Full name Daniel Mattheus Gerber
Born April 14, 1958, Port Elizabeth
Current age 59 years 10 days
Major teams South Africa, South Africa XV
Height 6 ft 2 in
Weight 198 lb
|Test debut||South America v South Africa at Montevideo, Oct 18, 1980 match details|
|Last Test||England v South Africa at Twickenham, Nov 14, 1992 match details|
|Test Statsguru||Main menu | Career summary | Match list | Most points | Most tries | Tournament list|
Danie Gerber was a player of immense talent whose career was stunted by South Africa's apartheid.
Gerber reached the peak of his powers in the 1980s, when the despised apartheid regime meant that South Africa's Springboks were in international isolation. A centre with the rare mix of speed, size and agility, Gerber was a devastating attacker and a rock solid presence in defence.
His ability to step off both feet and break tackles with a remarkable regularity meant that a sense of excitement fell over crowds once the ball made its way into his grasp.
Gerber's first cap came in 1980 against the touring South American Jaguars, but he would record only 24 caps before his retirement from rugby in 1992. Perhaps his finest hour came against England in 1984, when playing outside South Africa's first ever black player Errol Tobias. Gerber scored a hat-trick in 18 first half minutes as the Springboks dismantled England in a then record 35-9 win at Ellis Park.
In contrast to his lack of exposure at international level, Gerber was a fixture of the South African club game. He played 115 games for Eastern Province, 40 for Western Province and 24 for Free State during his career. Whatever colour the jersey on his back, Gerber was a passionate and committed player. He set new standards for fitness and athleticism within the amateur game, adhering to a punishing regime of swimming, circuit training, weightlifting and long distance running.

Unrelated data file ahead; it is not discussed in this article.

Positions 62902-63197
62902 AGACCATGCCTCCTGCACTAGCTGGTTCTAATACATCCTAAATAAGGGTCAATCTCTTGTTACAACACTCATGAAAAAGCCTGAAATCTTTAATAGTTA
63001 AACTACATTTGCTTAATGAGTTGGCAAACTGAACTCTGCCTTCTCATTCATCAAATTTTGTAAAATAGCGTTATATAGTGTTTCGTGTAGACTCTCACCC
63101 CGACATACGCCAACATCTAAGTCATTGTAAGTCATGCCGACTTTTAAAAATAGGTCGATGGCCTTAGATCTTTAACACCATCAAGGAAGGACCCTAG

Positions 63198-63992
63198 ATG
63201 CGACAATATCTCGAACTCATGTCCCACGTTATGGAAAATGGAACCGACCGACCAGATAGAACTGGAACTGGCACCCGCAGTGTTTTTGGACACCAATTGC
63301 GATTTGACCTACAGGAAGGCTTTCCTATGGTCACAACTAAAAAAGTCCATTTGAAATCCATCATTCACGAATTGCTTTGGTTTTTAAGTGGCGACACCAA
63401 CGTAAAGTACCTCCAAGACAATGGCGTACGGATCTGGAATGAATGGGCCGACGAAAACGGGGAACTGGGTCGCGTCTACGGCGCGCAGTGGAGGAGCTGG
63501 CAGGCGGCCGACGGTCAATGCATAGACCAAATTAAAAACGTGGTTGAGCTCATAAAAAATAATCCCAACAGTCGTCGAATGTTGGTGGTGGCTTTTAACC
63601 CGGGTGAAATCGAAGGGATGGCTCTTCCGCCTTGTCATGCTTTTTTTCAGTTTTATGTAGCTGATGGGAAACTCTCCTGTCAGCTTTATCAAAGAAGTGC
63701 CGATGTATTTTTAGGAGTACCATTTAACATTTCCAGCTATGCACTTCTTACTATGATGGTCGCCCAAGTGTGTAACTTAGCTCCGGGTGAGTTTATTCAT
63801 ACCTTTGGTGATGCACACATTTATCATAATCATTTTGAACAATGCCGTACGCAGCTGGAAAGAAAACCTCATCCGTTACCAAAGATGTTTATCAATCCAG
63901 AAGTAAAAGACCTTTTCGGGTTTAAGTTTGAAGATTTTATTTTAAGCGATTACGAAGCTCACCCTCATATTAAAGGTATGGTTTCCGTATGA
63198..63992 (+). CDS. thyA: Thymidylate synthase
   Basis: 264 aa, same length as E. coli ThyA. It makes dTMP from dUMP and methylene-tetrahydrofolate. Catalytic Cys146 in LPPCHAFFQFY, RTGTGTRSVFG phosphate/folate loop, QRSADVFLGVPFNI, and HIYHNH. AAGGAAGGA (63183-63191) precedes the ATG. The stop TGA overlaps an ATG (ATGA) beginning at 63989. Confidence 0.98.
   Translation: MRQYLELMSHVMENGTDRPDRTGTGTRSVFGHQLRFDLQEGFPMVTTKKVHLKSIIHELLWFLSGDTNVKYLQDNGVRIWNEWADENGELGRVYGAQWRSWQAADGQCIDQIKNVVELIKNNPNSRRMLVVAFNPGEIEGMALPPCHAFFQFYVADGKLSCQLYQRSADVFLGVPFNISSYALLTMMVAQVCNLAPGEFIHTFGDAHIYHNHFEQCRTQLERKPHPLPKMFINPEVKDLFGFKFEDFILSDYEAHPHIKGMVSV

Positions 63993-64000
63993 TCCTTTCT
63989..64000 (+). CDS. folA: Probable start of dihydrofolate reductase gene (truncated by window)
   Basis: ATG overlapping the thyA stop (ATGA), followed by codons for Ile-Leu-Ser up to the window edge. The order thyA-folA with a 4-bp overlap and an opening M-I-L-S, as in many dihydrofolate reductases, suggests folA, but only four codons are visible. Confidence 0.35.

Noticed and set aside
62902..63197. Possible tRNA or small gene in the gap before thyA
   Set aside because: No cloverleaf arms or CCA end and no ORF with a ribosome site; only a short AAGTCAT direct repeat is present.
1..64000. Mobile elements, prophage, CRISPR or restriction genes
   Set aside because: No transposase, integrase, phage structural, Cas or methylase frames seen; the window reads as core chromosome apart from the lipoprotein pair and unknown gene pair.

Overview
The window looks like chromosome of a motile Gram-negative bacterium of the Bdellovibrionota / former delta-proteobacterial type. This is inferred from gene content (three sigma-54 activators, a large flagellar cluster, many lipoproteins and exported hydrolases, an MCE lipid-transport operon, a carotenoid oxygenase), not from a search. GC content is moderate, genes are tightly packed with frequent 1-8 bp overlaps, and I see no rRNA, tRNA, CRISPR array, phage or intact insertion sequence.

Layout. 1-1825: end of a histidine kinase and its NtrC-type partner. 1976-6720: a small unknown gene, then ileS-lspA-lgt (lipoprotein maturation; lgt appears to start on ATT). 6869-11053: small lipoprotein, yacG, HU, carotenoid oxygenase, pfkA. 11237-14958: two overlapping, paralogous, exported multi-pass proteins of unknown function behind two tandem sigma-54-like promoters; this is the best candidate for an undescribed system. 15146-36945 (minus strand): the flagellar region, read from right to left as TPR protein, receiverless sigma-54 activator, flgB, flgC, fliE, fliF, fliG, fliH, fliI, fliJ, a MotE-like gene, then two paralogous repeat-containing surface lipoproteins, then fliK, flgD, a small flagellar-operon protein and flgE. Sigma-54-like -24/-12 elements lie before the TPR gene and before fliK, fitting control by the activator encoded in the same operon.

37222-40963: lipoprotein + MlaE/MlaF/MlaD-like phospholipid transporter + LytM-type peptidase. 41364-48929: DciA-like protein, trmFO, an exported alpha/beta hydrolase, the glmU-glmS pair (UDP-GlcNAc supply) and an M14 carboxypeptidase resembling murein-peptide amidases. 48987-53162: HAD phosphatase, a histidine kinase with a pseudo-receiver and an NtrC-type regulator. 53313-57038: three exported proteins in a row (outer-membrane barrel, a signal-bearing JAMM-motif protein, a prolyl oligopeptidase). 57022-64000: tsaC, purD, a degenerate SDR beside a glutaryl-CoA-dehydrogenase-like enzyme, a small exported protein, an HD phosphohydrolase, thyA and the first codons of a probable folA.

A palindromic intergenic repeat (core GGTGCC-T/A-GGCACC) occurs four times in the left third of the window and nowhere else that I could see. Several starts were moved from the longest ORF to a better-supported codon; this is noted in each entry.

Gerber's talents were seen on the fields of Europe for the first time in 1983, when he accepted an invitation from the Barbarians to turn out against Scotland. Following the 1984 series with England, South Africa were placed into isolation. Gerber was unable to showcase his talents against world-class opposition, although he did put in scintillating performances against the rebel New Zealand Cavaliers touring side in 1986.
Gerber had previously been linked with a move to the professional ranks of British rugby league, a path trodden by fellow Springboks Ray Mordt and Rob Louw. Under the tutelage of Springbok coach Danie Craven, Gerber saw professionalism as sacrilege and turned down all big money offers that came his way.
Gerber shone on South Africa's reinstatement to international sport, with a brace in their first Test back against the All Blacks in August 1992. He was not finished there however, with try-scoring performances in both away Tests to France later that year. Gerber called time on his career following South Africa's loss to England at Twickenham in November 1992. He was 34.
Gerber's legacy will always be one of disappointment for many rugby fans, as South Africa's politics deprived the international game of one of its brightest stars. No centre had combined the athleticism and power that Gerber possessed before, and while the spectre of the quick, powerful centre now looms large over world rugby he has yet to be bettered.
His strike-rate of 19 tries in 24 Tests is exceptional, and Gerber was a player for whom no defence was watertight and no opportunity to score was turned down. While other players may have vastly more test caps to their name, few possessed the power, pace and swagger of Danie Gerber.
Huw Baines October 2008